“You have the right to redefine a girl group,” Wang later exclaimed to the audience when soliciting votes for herself. Being pretty and slim did not need to be the dominant requirement to be in a girl group, she said. Her persistence and painstaking efforts to be herself have moved more and more viewers. “I am more or less constrained by the social trend. You know, everybody actually has the right to be themselves, and more people choose to suppress themselves, but Sister Ju was brave enough to break the mold,” a Wang fan using the pseudonym “juhefanying” (literally “Ju’s reaction”) told NewsChina.  

“In the past, I didn’t believe fate was changeable,” Laojideng’er wrote on his microblog. “While voting for Sister Ju is only one thing I have done to change fate… It’s a kind of way to realize my own dream, to be myself.”  

“It is truly hard to change fate, but we are helping Sister Ju do so every day… It is amazing and extraordinary… We are moved by her and ourselves,” he added.  

Can Fate Be Changed? 
As many fans have told the media, Wang’s relative “ordinariness” created proximity with audiences and her persistent efforts to be different led to empathy from fans and a campaign to change her fate. “If you admire someone alone, the affection might fade. But if a group of people mobilize to support someone, the affection grows and grows,” Zhang said.   

This effect and the widespread media coverage, however, did not follow Wang to the end of the show. Some think her fall began with her fans’ alleged ballot rigging, as claimed by fans of other contestants, which apparently drew concern from the organizers. Others still blame her appearance for her failure.  

“It is a human’s instinctive desire to appreciate beautiful things and people, especially when it comes to girl groups which express themselves through body language, such as dancing… Do you wanna see a pile of fatty meat?” wrote a popular fashion blogger whose internet name is “huojiujian” on her WeChat account. “Those popular South Korean or Japanese girl groups have the same recruitment standards–good looks are the bottom line and good music skills are preferred,” she continued.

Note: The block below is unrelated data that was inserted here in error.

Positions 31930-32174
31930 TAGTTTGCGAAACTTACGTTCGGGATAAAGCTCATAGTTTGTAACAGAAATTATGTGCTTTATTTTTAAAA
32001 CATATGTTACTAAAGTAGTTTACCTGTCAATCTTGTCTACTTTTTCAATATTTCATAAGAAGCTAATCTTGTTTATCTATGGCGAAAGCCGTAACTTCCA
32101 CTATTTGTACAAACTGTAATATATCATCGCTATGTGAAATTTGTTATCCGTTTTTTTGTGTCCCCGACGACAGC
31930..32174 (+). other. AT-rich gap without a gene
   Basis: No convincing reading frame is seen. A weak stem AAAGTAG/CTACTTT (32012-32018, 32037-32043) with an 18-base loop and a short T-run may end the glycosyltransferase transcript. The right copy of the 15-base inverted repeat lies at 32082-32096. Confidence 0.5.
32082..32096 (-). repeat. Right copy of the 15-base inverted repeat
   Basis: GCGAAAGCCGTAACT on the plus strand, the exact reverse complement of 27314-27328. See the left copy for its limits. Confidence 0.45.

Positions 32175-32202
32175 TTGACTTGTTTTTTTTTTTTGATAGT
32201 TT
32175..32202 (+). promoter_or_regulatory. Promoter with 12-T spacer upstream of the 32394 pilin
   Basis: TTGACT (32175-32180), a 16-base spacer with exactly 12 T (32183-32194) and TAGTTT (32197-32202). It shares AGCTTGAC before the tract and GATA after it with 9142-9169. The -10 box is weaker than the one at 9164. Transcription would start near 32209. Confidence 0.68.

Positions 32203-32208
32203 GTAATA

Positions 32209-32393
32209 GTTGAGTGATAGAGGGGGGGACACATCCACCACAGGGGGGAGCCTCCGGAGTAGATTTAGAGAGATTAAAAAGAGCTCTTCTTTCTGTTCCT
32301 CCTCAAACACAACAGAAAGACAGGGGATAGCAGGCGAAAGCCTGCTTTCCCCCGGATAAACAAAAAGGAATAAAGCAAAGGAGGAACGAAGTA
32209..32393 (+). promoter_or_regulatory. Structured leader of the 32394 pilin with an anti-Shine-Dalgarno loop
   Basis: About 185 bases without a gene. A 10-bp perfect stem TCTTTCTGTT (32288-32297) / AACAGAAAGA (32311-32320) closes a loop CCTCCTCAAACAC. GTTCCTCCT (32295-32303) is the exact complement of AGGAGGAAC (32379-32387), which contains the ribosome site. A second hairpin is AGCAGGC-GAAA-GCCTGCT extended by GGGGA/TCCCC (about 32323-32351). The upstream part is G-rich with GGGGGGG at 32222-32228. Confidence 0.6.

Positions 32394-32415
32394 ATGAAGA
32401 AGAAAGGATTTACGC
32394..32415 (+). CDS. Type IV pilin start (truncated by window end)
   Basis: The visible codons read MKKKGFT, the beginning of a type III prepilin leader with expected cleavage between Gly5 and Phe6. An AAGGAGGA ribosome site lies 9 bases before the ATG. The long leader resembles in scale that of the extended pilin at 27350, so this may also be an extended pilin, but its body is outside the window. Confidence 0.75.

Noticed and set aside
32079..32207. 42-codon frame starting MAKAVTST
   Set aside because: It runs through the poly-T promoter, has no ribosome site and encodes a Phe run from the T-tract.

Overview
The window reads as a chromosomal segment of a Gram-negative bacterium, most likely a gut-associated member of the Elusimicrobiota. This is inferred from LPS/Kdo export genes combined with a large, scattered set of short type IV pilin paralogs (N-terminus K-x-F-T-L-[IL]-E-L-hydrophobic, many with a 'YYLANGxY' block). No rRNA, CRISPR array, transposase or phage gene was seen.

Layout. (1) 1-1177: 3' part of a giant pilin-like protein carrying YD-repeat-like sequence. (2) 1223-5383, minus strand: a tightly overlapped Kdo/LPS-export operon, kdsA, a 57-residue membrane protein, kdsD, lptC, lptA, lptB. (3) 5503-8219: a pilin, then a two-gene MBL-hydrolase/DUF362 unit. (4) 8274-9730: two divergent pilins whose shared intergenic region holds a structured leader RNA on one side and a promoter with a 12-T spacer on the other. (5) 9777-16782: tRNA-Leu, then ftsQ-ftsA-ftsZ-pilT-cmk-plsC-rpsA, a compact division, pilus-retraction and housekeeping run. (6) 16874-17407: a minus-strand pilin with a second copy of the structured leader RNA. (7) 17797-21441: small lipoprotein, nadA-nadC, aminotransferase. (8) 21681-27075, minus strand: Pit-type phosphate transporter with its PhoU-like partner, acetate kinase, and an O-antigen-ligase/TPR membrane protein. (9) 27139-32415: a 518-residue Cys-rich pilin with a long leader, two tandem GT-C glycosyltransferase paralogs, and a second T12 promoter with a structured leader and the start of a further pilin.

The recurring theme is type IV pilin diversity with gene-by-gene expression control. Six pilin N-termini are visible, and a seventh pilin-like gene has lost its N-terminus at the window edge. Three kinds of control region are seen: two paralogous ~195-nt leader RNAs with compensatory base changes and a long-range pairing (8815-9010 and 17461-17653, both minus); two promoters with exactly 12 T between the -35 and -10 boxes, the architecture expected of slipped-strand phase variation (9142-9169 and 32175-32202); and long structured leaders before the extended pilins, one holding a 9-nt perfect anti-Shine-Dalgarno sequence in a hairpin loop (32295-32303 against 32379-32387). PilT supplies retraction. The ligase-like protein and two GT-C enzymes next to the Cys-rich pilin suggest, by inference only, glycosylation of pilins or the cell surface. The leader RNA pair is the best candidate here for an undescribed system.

“Popular crazes are often transient... audiences will not and cannot be responsible for their idols’ futures,” she added.  

Observers have said that Wang’s image caters to young people’s desire to subvert the mainstream. Even Wang herself realized that her popularity was not completely her own doing.

“Some people may support me out of curiosity – they wondered what I would do if I won the contest,” she said.   

A commentary on huxiu.com, a popular Chinese site for arts and cultural criticism, attributed Wang’s popularity to the reality show’s demand for attention.  

“They need controversial and fresh things to attract attention and increase clicks, and Wang was one of those candidates… It was easy to arouse the sympathy of the audience,” said the commentary.  

This belief was backed by Ma Yankun, who admitted in an interview with CBNWeekly, a Shanghai-based business magazine, that they were keeping a close eye on public opinion throughout the program to find out what kind of line-up was more acceptable. Although the program invited professional artists to help appraise the candidates, the ranking, Ma claimed, was always determined by public polling.   

Now, the program has ended with satisfactory ratings – over 4.7 billion across the show’s run, but this has little relationship with Wang who must now find her feet once again.  

In July, Wang reportedly attended an activity hosted by the fashion magazine Harper's Bazzar, and photos which circulated from the event appeared to show a much slimmer and less distinct incarnation of the aspiring popstar. Some fear that Wang has given in to the pressure of China’s pop industry. If so, how this might affect her popularity remains to be seen.